Prosecution, defense in Jessica Dishon case allege misconduct
LOUISVILLE, Ky. (WDRB) -- Both the prosecution and defense in the Bullitt County murder case of Jessica Dishon have accused the other of acting unethically in recent days, allegations that will be brought before a judge on Wednesday.
The Bullitt Commonwealth's Attorney's office has accused attorneys for Stanley Dishon of offering legal help to two witnesses for the prosecution, inmates who have told police Dishon gave them information about how and why he killed his niece, Jessica.
Prosecutors will ask a circuit court judge to order the defense to disclose all information related to interviews they had with the two inmates, specifically regarding any promises or offers of legal aid, according to court records.
In a motion filed last week, the Commonwealth's Attorney's office said the defense "may have offered help" to the inmates on getting out of prison.
Meanwhile, defense attorneys for Stanley Dishon claim prosecutors and the Bullitt County Sheriff's Department are trying to limit their access to witnesses, ordering some not to talk.
For example, the defense will ask special Judge Charles Simms III on Wednesday for an order allowing them to talk with Jessica Dishon's father, Mike Dishon, at his home on Deatsville Road.
The defense claims Mike Dishon has been told by Bullitt Det. Lynn Hunt that he is not allowed to have Stanley Dishon's attorneys on his property without Hunt present, according to a motion filed last week.
In an affidavit from Mike Dishon, Stanley's brother, he says he has asked for defense attorneys to visit him but he "does not wish" for Hunt to be present. Mike Dishon goes on to say in the affidavit that Hunt told him he should not speak with the defense "because I could put her case in jeopardy."
In a motion filed last week, the defense claims "other members of Stanley Dishon's family" have said they were also told by Hunt not to speak with defense attorneys, which they say is unethical.
The motion asks Simms to prohibit the prosecution and investigators from limiting access to witnesses.
The defense will also ask Simms to order the prosecution to turn over evidence it still has not received, such as recorded statements from witnesses, scene photographs, investigative files and polygraph tests of past suspects in the murder.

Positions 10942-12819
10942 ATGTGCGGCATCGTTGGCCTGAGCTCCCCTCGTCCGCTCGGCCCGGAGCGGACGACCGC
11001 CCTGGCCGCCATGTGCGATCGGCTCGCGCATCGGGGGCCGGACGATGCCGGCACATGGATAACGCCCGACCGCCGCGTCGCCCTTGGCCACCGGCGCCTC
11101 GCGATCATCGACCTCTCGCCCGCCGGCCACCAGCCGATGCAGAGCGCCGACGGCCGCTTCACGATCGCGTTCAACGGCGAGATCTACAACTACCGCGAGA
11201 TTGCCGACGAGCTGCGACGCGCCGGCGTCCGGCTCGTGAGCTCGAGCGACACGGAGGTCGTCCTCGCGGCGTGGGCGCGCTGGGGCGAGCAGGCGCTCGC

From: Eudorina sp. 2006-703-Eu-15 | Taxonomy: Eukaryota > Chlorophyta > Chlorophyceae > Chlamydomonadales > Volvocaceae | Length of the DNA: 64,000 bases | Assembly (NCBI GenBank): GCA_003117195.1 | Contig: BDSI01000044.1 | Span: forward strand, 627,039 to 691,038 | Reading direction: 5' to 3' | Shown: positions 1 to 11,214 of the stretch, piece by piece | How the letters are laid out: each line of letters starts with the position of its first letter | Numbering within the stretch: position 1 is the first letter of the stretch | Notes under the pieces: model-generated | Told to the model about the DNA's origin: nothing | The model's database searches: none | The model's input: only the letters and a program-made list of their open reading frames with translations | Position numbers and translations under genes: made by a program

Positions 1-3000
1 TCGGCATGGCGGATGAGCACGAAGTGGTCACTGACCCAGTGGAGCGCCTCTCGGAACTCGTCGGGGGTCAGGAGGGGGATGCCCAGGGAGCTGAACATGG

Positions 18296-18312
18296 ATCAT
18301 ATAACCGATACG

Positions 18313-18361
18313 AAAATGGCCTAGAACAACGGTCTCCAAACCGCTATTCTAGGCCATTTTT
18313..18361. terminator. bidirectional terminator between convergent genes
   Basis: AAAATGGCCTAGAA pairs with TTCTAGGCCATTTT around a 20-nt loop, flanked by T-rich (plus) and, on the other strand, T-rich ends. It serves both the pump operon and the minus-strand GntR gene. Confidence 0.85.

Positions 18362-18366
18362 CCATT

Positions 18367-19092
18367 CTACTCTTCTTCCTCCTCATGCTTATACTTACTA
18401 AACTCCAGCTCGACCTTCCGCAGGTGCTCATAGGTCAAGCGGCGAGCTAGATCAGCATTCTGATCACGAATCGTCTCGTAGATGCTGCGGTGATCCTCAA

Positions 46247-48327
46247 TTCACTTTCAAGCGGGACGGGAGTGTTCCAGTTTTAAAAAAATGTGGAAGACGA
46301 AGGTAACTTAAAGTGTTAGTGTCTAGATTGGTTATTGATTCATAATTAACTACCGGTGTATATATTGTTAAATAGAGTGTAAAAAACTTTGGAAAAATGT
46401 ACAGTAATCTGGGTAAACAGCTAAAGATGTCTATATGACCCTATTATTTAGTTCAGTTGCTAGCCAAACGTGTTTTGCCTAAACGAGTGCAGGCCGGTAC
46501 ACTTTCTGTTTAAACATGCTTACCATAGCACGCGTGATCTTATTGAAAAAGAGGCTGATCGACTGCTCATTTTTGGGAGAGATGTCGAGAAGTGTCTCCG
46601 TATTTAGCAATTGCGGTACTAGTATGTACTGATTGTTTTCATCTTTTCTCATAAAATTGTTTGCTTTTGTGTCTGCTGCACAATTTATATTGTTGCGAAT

And defense attorneys are also requesting the transcript and recording of the police interview with one of the prison informants, Russell Milburn.
The informants claim Stanley Dishon told them he confronted and then strangled his niece, out of anger, jealousy and fear that she was going to reveal that he had been having sex with the 17-year-old.
Jessica vanished from her driveway on Sept. 10, 1999. Police have said she was dragged from the front seat of her car as she was leaving for school.
Her body was found 17 days later about seven miles away in a site known as the Salt River bottoms, a dumping ground for trash, stolen vehicles and other contraband. She had been beaten and strangled.
Also among the evidence, family members of Stanley Dishon describe his odd behavior around the time the teen was killed and investigators say they caught Dishon in several lies during an interview in which he denied having anything to do with the murder.
Stanley Dishon also has a criminal history of sexually abusing young girls. He pleaded guilty in 2004 to two counts of sodomy, entering an Alford plea, meaning he maintained his innocence but acknowledged there was enough evidence to convict him. He was sentenced to 10 years in prison in 2005.
Stanley Dishon repeatedly denied having any involvement during a nearly two-hour interview with investigators, saying the prison informants were lying. Detectives pushed Dishon, telling him they had evidence pointing to his involvement.
The rest of the evidence, at least so far, is the past investigation into David "Bucky" Brooks and two men who were seen with Jessica the night before she disappeared.
Hunt, however, has said in court that she has sent out more than 80 pieces of evidence for testing.
Bullitt Commonwealth's Attorney Mike Man has said his office will not talk about evidence in the case. Assistant Commonwealth's Attorney Mike Ferguson, who is handling the Dishon murder, has not returned phone calls or e-mails seeking comment.
Prosecutors are not seeking the death penalty against Stanley Dishon.
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